But this account of the PCA and Keller suggests that the new “Calvinists” don’t really get Reformed Protestantism. Inside confessional Presbyterian circles folks are worried about the PCA and wonder why folks like Keller don’t spend some of their considerable capital on trying to help the denomination recover its Reformed faith and practice. (Oh, that’s right, Keller has.) Imagine a Southern Baptist minister or seminary professor mixing it up with Episcopalians or United Methodists and you might have a parallel with Keller’s unwillingness to play within the confines of Presbyterian polity and Reformed teaching.

But if CG’s comment about Baptists needing to venture out on their own and lose their wanna-be-Presbyterian outlook is correct, then perhaps Dever’s estimate of the PCA is just one more version of Baptists, who are only a guhzillion times bigger than Presbyterians, turning their heads to follow a tall Presbyterian blonde. Why they don’t find Lutherans that attractive is a mystery, though it may be an indication of Baptist provincialism. Imagine what the young and restless would look like if they were reading Luther instead of Piper channeling Edwards. Then again, Luther’s theology of the cross might require having to give up Billy Graham.

Who Transmitted "Calvinism"?

Some of the early responses to Calvinism have, in a friendly way, wondered why I excluded Baptists like Andrew Fuller, John Gill, and Charles Spurgeon from the narrative — even airbrushing them from the history of Calvinism. I understand some of this complaint since Calvinism is an expansive word that establishes long queues (at venues like the Gospel Coalition) in ways that Lutheranism and Anglicanism do not. A better title would have been Reformed Protestantism: A History but that would have been like calling a book about beer, India Pale Ale, when Budweiser is much more likely to draw a crowd. I admit my book is not about ideas as much as institutions, and specifically which institutions transmitted Calvinist ideas and practices. In that case, the Reformed and Presbyterian (with some room for Puritans and Congregationalists) get the nod. Baptists don’t. Sorry.

At the same time, Baptists should take comfort in the recent global history of Baptist churches by Robert E. Johnson. In fact, because that book was already in print, I felt at more liberty to narrow the field of scrutiny (not to mention that the publisher did not want five volumes but one modestly sized book). There Baptists will find (just checking the search engine at Amazon) references to Spurgeon, Fuller, and Gill, and none to Thomas Chalmers, Abraham Kuyper, Karl Barth, and J. Gresham Machen.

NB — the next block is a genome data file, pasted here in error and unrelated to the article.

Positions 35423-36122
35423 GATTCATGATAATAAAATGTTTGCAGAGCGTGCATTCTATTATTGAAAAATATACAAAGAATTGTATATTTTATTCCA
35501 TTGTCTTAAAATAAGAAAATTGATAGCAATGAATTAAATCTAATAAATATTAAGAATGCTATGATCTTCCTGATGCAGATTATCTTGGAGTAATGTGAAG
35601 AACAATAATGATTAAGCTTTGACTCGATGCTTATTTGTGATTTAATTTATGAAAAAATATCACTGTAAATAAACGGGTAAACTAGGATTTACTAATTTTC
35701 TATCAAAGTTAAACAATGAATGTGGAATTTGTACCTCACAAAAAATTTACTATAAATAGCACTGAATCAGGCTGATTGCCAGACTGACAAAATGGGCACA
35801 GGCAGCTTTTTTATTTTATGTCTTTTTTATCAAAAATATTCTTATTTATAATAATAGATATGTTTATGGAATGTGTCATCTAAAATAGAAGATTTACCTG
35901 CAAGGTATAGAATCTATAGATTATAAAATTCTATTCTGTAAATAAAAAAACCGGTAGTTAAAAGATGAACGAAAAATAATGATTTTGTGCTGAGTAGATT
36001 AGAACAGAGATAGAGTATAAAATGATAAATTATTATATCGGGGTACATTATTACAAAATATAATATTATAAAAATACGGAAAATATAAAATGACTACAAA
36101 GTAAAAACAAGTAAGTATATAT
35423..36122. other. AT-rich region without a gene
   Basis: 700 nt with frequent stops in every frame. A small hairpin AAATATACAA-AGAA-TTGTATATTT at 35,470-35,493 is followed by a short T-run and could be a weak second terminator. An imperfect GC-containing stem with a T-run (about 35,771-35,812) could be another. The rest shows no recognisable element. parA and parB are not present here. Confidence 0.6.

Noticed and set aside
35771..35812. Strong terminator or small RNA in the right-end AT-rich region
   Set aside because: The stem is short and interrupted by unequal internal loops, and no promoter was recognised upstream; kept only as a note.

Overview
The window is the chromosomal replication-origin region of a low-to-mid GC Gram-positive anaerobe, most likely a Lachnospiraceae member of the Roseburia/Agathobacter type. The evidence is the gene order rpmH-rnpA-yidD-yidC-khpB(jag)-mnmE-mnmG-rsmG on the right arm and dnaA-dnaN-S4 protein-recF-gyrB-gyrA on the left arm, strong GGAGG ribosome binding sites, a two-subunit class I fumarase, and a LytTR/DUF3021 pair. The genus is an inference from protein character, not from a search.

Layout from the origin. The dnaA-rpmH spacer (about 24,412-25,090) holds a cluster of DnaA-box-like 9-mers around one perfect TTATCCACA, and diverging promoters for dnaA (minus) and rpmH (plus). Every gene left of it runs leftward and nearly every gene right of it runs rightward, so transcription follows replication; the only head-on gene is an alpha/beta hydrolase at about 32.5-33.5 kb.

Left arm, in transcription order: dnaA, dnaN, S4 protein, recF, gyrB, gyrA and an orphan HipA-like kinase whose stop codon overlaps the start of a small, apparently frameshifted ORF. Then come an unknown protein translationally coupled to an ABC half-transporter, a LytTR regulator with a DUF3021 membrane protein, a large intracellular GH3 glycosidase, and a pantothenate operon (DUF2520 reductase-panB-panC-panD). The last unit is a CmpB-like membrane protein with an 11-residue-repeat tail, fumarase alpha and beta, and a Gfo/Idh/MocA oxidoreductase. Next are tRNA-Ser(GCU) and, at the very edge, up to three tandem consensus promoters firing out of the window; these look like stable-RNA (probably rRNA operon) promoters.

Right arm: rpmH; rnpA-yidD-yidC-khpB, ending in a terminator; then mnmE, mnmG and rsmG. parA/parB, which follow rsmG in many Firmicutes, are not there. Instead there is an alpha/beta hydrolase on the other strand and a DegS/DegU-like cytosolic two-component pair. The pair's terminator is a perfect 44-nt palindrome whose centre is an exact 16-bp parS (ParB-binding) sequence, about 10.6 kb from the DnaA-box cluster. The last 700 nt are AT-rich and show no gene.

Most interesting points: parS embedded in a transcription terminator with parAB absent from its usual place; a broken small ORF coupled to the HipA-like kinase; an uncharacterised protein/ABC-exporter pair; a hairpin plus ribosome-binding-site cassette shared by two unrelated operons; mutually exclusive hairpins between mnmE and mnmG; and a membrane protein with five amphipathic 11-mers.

Seems fair and balanced to me.

Young, Restless, and Dunked

In case any Reformed confessionalists actually wondered, Justin Taylor has made it official that he is a credo-baptist and by implication that credo-baptism is the default position of the Gospel Co-Allies (despite the presence of Presbyterians in the Coalition). Have any of the Reformed Co-Allies actually raised a finger and applied it to a keyboard to protest?

To support his credo-baptist position, Taylor reprints an interview he conducted with Stephen Wellum, a professor of theology at Southern Baptist Seminary. Wellum attributes the infant baptist position to the Reformed doctrine of the covenant of grace:

. . .the “covenant of grace” is an organic unity across the ages, this entails—so the argument goes—that the people of God (Israel and the church) are essentially one (in nature and structure), and that the covenant signs (circumcision and baptism) are also essentially one, especially in regard to the spiritual significance of those signs. Furthermore, Reformed paedobaptists argue that since one cannot find any repeal in the NT of the OT command to place the sign of “the covenant of grace” upon covenant children, so the same practice should continue today in the church, given the underlying unity of the covenant across the ages. In a nutshell that is the Reformed covenantal argument for infant baptism.